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lastly, how am I to understand the seed or offspring of the serpent, wbich has the same purpose as the seed or offspring of the woman.

An answer to the above question from some of your numerous readers will oblige, sir, your's sincerely,




Written at Cossey.

Ou! weep for the pride of the valley! she's flown

To glad with her smiles the far mountains and towers:
Lovely groves ! her lost beauties, once crowning thine own,

Now bereave thy sweet wreath of the best of its flowers.

Yet, why should we sully that day with a tear

Which for her whom we love, dawns with hope and delight: i Like the soft Summer Moon through her unclouded sphere

Hath she passed_let her part like the Queen of the Night.

Sweet Lady! whenever we think on thy form

'Twill glide round us as now, silent blessings to shed, In the full pride of maidenly beauty, so warm

Yet so pure, that the snow scarce was marked by thy tread

Oh! how should we paint thee a wife and a mother?

Ties, fondest and dearest that bind us on earth; No, it only can be the dear bliss of another

To feel all thy love, and to know all thy worth.

But should we still remember thee, Bride as thou art,

Till time should have silvered thy now raven bair; If we find not thy bloom, we shall still find thy heart

The same as in youth-uncorrupted and fair.


Then we'll picture thee thus, and whenever we hear

Thy praises re-echoed from North back to South, We shall think on thy beauty, and say with a tear

Of regret, yet of pride, here was nurtured her youth.

And thou wilt not forget us—thou'lt think on that spot

Which has sheltered that age free from every care ; And when husband and child from thy bosom shall blot

All weaker affections—we still shall be there.

Then dear Lady, farewell! may the land of thy love

Be as blissful for thee as the land of thy birth : May’st thou live all the blessings of Heav'n to prove,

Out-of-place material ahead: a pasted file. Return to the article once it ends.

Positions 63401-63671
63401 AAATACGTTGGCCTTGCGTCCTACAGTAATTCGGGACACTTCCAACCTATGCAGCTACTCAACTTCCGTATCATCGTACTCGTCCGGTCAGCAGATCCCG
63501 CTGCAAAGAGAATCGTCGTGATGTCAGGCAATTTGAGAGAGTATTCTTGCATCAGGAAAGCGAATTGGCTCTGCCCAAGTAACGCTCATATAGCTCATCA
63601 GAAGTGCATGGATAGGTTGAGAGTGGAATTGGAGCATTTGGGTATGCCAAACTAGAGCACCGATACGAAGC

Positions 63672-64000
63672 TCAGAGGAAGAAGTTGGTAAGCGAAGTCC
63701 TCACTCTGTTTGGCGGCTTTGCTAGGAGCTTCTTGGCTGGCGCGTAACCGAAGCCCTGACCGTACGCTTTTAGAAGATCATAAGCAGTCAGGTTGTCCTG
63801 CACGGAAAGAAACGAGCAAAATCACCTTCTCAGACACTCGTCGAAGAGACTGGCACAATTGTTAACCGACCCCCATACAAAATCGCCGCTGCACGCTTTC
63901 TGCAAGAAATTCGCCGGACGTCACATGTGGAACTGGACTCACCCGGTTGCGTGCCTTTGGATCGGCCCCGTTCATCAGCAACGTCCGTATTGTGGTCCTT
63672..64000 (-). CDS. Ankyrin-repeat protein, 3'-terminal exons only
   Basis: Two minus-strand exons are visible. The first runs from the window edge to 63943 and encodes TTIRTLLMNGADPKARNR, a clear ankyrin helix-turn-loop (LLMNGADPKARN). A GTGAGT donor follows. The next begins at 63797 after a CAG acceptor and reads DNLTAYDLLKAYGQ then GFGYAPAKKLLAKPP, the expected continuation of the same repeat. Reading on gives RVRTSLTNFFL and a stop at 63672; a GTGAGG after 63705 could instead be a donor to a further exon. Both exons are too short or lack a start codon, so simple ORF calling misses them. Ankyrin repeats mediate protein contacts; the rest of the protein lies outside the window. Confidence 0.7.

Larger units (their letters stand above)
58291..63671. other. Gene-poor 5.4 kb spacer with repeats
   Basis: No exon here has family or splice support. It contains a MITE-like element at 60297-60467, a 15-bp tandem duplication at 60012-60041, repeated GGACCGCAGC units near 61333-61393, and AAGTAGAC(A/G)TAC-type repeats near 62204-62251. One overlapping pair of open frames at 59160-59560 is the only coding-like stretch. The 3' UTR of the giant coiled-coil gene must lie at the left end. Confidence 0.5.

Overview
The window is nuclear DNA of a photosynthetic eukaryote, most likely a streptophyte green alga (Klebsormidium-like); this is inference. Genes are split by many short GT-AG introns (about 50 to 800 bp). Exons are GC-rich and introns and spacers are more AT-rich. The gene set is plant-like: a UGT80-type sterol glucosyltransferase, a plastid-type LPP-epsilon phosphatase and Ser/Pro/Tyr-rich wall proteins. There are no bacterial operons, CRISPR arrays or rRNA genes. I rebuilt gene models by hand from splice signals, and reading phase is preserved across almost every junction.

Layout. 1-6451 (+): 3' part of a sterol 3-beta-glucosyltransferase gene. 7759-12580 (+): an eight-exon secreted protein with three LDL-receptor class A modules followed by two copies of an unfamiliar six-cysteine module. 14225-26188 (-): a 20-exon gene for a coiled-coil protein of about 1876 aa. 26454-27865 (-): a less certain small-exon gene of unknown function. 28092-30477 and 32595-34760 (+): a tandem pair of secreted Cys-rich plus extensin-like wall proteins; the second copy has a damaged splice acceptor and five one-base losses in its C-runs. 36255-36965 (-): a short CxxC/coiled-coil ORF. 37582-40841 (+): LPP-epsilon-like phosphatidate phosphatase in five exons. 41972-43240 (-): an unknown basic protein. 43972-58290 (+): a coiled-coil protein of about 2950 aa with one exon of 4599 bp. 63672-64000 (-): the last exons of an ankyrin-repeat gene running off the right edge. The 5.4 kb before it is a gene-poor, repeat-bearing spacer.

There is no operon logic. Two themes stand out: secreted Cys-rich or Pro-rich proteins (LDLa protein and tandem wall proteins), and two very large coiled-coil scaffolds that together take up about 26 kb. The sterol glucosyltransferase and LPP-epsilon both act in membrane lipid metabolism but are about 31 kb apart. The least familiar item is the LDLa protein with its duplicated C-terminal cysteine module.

And thy home be the happiest home upon Earth.



On Sunday, July 27th, the right rev. Dr. Milner, vicar apostolic of the Midland district, visited the city of Norwich. As early as eight o'clock in the morning the venerable and right rev. prelate proceeded to the chapel in St. Swithin's, and confirmed 71 persons of the rer. Mr. Carr's congregration. At half past ten o'clock his lordship commenced a grand pontifical high mass at the chapel in St. John's, assisted by the rev. Messrs. Strongitharm, Carr and Foley, with acolytes, &c. &c. The choir was accompanied by Mr. James Taylor, on the organ, the principal solos were by Mr. Joslin in an excellent style and the choruses were well filled. The mass being ended, the venerable bishop, seated in a chair before the altar, addressed those who were about to be confirmed, pointing out the duty which was imposed on all men to worship God in spirit and in truth, and in the choice of their religion to be guided neither by interest, passion, nor prejudice. His lordship then in a few short arguments proved the truth of the Catholic religion and concluded by explaining the nature of the sacrament of confirmation. He then proceeded to administer the holy sacrament to 70 persons of the rev. Mr. Strongitharm's congregation. His lordship then exhorted the newly confirm

ed to bear in mind that they had en rolled themselves under the banners of the cross and become soldiers of Jesus Christ, that they must ophold the sacred character they had received, and by meekness, forbearance, love, faith, charity, and the exercise of every christian virtue, show themselves worthy of the heavenly rewards offered by our Redeemer to all those who faithfully persevere to the end in his service.

In the afternoon, the venerable bi. shop proceeded to the chapel of Sir George Jerningham, at Cossey-ball, where, after vespers, he confirmed 45 persons of the rey. F. C. Husenbeth's congregation. It is worthy of observation that both at Norwich and at Cossey, the major part of those confirmed were of the middle and some old age, converts to the one, holy, catholic and apostolic faith.